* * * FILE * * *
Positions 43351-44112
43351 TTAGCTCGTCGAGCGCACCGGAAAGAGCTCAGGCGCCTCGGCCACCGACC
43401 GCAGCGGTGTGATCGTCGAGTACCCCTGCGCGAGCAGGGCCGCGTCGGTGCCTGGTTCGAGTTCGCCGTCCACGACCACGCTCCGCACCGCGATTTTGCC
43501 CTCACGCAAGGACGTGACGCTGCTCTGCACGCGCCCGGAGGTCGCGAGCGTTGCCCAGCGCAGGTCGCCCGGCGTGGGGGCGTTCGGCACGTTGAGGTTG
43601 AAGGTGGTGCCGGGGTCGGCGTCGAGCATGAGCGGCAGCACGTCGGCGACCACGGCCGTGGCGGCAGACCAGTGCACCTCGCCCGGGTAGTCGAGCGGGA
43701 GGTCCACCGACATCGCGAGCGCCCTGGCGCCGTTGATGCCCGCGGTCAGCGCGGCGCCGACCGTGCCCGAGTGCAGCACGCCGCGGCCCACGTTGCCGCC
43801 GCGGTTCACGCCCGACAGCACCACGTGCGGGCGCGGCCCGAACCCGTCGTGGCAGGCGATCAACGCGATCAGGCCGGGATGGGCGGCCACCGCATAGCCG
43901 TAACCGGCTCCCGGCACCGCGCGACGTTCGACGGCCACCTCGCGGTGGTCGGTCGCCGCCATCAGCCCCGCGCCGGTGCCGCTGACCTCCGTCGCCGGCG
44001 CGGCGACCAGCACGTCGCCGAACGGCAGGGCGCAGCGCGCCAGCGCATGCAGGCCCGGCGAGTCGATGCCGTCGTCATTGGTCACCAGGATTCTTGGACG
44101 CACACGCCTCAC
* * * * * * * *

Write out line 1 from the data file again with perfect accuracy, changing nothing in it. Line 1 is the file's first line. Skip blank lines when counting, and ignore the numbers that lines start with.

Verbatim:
Positions 43351-44112